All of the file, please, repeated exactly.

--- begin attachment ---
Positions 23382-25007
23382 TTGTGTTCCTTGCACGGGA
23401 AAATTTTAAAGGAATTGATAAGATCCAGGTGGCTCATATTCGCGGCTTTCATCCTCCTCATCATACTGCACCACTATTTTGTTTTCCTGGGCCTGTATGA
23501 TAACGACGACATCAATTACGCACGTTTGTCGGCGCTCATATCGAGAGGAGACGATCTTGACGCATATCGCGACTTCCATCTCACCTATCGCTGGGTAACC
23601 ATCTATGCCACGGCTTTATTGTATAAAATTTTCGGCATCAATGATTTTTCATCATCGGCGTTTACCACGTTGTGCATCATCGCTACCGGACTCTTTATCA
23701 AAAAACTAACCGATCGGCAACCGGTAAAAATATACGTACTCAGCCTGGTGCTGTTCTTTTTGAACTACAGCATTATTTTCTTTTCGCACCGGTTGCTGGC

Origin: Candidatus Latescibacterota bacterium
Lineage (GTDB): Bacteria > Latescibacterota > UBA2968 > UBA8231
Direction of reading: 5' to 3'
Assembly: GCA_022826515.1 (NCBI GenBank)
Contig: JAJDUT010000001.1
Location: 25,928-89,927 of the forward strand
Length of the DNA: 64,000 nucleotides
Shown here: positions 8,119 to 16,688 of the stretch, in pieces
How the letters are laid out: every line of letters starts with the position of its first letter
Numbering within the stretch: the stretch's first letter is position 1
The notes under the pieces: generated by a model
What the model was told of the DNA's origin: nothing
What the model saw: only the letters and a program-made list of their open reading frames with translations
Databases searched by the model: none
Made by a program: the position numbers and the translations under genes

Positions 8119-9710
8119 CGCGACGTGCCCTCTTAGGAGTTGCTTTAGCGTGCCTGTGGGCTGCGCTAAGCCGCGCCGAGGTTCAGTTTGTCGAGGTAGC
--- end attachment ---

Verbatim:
Positions 23382-25007
23382 TTGTGTTCCTTGCACGGGA
23401 AAATTTTAAAGGAATTGATAAGATCCAGGTGGCTCATATTCGCGGCTTTCATCCTCCTCATCATACTGCACCACTATTTTGTTTTCCTGGGCCTGTATGA
23501 TAACGACGACATCAATTACGCACGTTTGTCGGCGCTCATATCGAGAGGAGACGATCTTGACGCATATCGCGACTTCCATCTCACCTATCGCTGGGTAACC
23601 ATCTATGCCACGGCTTTATTGTATAAAATTTTCGGCATCAATGATTTTTCATCATCGGCGTTTACCACGTTGTGCATCATCGCTACCGGACTCTTTATCA
23701 AAAAACTAACCGATCGGCAACCGGTAAAAATATACGTACTCAGCCTGGTGCTGTTCTTTTTGAACTACAGCATTATTTTCTTTTCGCACCGGTTGCTGGC

Origin: Candidatus Latescibacterota bacterium
Lineage (GTDB): Bacteria > Latescibacterota > UBA2968 > UBA8231
Direction of reading: 5' to 3'
Assembly: GCA_022826515.1 (NCBI GenBank)
Contig: JAJDUT010000001.1
Location: 25,928-89,927 of the forward strand
Length of the DNA: 64,000 nucleotides
Shown here: positions 8,119 to 16,688 of the stretch, in pieces
How the letters are laid out: every line of letters starts with the position of its first letter
Numbering within the stretch: the stretch's first letter is position 1
The notes under the pieces: generated by a model
What the model was told of the DNA's origin: nothing
What the model saw: only the letters and a program-made list of their open reading frames with translations
Databases searched by the model: none
Made by a program: the position numbers and the translations under genes

Positions 8119-9710
8119 CGCGACGTGCCCTCTTAGGAGTTGCTTTAGCGTGCCTGTGGGCTGCGCTAAGCCGCGCCGAGGTTCAGTTTGTCGAGGTAGC